Among the volunteers at the event was Shoreham senior and baseball player Jack Crowley, who, two years ago, at 15 years old, was declared medically dead after a line drive hit him in the chest. Crowley’s heart stopped and he was unable to breathe. He was brought back to life from the shock of an automatic external defibrillator — which Heart Screen New York had pushed to make available in as many locations as possible.

“They’re the reason I’m here,” Crowley said. “Get a heart screening. It’s so much better than learning the hard way that you have an issue.”

Senior volleyball player Lindsay Deegan said of the screening: “This is something I never would’ve thought of doing this before, so it’s cool to know what’s going on.”

McClintock is expected to receive her Gold Award during a ceremony in Spring 2018.

“Girl Scouts pledge to help people at all times, and Jordan’s stellar work truly exemplifies that promise,” said Yvonne Grant, President and CEO for Girl Scouts of Suffolk County. “Jordan’s Gold Award project is an inspiring and extraordinary way to bring awareness.”

Smithtown backs off proposal to split cross-country team

Samantha Catalano, a junior runner, speaks to the board on March 8. Photo by Alex Petroski

Smithtown Schools Superintendent James Grossane announced at a board of education meeting Tuesday that he and Athletic Director Patrick Smith, upon the request of the board, would remove the proposal from Smith’s athletic budget that would split the unified East and West cross-country team. Grossane said that the team would remain together for the 2016-17 school year, and the idea of splitting would be revisited during budget season next year.

The idea to split the team, which is one of four sports in the district that has athletes from both high schools on one team, was presented by Smith as a means for more student athletes to play a key role, which would in turn get them more opportunities to earn college scholarships.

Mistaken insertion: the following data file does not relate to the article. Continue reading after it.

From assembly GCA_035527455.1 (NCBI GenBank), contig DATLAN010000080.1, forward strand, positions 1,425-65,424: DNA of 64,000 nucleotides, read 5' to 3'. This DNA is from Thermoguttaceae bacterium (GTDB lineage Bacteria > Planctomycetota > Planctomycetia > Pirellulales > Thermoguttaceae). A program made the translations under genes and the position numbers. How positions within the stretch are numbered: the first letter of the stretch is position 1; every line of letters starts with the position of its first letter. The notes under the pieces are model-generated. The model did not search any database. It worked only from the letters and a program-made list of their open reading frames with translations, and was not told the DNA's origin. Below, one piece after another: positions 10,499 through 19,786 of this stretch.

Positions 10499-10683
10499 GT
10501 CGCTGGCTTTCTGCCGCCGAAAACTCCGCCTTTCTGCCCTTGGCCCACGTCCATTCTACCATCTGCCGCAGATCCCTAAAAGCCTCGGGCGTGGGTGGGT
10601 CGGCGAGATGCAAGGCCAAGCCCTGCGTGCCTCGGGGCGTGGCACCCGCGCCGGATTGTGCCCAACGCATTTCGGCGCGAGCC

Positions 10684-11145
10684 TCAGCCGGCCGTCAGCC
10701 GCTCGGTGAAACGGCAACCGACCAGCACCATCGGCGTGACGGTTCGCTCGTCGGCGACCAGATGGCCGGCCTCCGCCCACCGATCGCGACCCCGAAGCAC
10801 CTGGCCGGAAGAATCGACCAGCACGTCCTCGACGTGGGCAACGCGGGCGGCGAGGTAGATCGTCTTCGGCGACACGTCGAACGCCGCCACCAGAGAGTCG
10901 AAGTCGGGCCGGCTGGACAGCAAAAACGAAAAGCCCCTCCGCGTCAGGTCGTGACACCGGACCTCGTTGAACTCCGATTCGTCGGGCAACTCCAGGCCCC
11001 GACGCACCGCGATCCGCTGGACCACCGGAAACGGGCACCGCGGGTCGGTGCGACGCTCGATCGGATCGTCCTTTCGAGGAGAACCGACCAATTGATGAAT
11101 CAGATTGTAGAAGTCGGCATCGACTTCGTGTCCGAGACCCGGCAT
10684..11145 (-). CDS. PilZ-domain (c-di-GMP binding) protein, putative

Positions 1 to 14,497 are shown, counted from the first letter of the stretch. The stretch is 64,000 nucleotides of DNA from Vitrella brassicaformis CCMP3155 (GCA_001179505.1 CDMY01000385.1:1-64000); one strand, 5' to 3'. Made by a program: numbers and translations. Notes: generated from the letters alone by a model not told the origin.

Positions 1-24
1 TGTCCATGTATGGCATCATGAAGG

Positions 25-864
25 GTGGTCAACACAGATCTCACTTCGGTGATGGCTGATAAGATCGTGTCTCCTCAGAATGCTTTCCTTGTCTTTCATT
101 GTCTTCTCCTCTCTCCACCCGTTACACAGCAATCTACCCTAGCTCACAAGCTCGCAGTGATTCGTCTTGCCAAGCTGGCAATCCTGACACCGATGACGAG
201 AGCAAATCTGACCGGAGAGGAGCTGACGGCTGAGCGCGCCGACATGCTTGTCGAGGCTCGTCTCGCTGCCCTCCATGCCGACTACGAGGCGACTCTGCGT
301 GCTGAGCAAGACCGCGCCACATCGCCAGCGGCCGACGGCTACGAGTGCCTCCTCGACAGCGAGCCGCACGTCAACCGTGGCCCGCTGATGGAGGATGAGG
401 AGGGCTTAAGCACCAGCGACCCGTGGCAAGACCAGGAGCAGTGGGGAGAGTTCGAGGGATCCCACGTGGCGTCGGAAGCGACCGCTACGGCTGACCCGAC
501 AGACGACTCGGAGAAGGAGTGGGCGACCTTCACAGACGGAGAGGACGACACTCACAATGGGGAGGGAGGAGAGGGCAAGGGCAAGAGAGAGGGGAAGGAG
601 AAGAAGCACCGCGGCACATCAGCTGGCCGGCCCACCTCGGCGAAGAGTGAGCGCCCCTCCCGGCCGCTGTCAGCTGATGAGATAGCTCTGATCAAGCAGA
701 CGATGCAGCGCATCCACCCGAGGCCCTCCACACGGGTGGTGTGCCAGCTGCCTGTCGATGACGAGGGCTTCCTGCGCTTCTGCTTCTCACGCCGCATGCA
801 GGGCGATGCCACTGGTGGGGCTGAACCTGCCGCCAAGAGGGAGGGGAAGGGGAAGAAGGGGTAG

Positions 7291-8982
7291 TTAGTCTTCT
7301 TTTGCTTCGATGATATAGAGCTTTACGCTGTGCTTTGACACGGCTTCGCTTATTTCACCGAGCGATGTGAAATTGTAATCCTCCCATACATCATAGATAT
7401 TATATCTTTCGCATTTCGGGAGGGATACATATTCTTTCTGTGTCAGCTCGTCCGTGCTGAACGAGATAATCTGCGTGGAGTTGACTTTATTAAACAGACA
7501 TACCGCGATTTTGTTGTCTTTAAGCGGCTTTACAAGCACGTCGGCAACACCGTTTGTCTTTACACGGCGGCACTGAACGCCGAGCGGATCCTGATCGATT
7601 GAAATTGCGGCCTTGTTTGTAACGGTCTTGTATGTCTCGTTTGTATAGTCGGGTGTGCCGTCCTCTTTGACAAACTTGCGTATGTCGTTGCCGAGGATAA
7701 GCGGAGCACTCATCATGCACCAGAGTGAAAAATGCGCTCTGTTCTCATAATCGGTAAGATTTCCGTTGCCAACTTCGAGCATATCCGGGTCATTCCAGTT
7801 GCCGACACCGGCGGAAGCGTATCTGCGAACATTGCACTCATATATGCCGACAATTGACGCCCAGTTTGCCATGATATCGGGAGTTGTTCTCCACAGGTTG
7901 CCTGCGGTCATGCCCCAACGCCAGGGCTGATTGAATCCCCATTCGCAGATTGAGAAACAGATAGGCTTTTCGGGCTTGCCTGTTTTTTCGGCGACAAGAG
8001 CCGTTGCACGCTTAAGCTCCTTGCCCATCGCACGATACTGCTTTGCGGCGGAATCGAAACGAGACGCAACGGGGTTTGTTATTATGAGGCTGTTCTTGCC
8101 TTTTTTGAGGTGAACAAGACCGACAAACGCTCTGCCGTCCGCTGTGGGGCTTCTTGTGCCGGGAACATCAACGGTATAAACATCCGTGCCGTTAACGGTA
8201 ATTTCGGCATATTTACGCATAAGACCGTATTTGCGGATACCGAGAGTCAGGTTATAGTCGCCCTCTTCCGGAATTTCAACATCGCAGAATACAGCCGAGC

“It’s based on the philosophy of the district,” Smith said in an interview last week. “We wanted to provide more opportunities for our kids.”

Sophomore runner Matthew Tullo, who has filled the role of spokesperson for the effort to keep the team together, addressed the board again Tuesday.

“As you can tell, it really means a lot to all of us,” Tullo said, referencing the numerous boys and girls cross-country participants, who have been well represented at board of education meetings for the last month. “It’s really amazing, and I really appreciate everyone involved deciding to keep us together. On behalf of the Smithtown cross-country team, I’d like to say thank you for listening to us for the four weeks. I know we were kind of annoying. I’d like to say thank you for keeping our team—actually, keeping our family — together. It really means a lot.”

School Board President Christopher Alcure responded to Tullo’s comments.

“The board listened across the last four or so weeks,” Alcure said. The board asked Grossane and Smith to reconsider the split following a budget workshop on March 15.